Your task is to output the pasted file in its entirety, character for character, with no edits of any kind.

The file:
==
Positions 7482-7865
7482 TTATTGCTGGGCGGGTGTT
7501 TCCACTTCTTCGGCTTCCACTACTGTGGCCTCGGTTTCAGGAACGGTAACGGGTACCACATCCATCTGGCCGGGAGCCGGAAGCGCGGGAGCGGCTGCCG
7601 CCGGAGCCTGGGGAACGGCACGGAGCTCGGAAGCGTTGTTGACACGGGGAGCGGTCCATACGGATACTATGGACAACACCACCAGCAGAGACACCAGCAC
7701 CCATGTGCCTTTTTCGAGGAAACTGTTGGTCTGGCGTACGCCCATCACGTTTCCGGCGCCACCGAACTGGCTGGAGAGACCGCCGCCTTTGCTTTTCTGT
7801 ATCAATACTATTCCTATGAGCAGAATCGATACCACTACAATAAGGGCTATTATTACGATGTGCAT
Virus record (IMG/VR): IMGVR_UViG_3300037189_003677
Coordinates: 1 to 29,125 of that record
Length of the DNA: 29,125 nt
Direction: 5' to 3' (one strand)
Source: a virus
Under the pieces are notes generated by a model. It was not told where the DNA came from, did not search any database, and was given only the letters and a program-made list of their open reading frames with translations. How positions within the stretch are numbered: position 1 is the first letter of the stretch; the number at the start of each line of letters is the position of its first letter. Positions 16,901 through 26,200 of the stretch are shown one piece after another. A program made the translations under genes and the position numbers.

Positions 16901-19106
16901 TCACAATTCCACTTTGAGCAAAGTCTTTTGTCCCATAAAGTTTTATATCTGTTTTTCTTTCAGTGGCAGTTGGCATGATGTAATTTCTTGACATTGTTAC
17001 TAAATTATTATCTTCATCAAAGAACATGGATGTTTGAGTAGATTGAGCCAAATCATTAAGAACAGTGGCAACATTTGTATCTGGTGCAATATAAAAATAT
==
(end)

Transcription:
Positions 7482-7865
7482 TTATTGCTGGGCGGGTGTT
7501 TCCACTTCTTCGGCTTCCACTACTGTGGCCTCGGTTTCAGGAACGGTAACGGGTACCACATCCATCTGGCCGGGAGCCGGAAGCGCGGGAGCGGCTGCCG
7601 CCGGAGCCTGGGGAACGGCACGGAGCTCGGAAGCGTTGTTGACACGGGGAGCGGTCCATACGGATACTATGGACAACACCACCAGCAGAGACACCAGCAC
7701 CCATGTGCCTTTTTCGAGGAAACTGTTGGTCTGGCGTACGCCCATCACGTTTCCGGCGCCACCGAACTGGCTGGAGAGACCGCCGCCTTTGCTTTTCTGT
7801 ATCAATACTATTCCTATGAGCAGAATCGATACCACTACAATAAGGGCTATTATTACGATGTGCAT
Virus record (IMG/VR): IMGVR_UViG_3300037189_003677
Coordinates: 1 to 29,125 of that record
Length of the DNA: 29,125 nt
Direction: 5' to 3' (one strand)
Source: a virus
Under the pieces are notes generated by a model. It was not told where the DNA came from, did not search any database, and was given only the letters and a program-made list of their open reading frames with translations. How positions within the stretch are numbered: position 1 is the first letter of the stretch; the number at the start of each line of letters is the position of its first letter. Positions 16,901 through 26,200 of the stretch are shown one piece after another. A program made the translations under genes and the position numbers.

Positions 16901-19106
16901 TCACAATTCCACTTTGAGCAAAGTCTTTTGTCCCATAAAGTTTTATATCTGTTTTTCTTTCAGTGGCAGTTGGCATGATGTAATTTCTTGACATTGTTAC
17001 TAAATTATTATCTTCATCAAAGAACATGGATGTTTGAGTAGATTGAGCCAAATCATTAAGAACAGTGGCAACATTTGTATCTGGTGCAATATAAAAATAT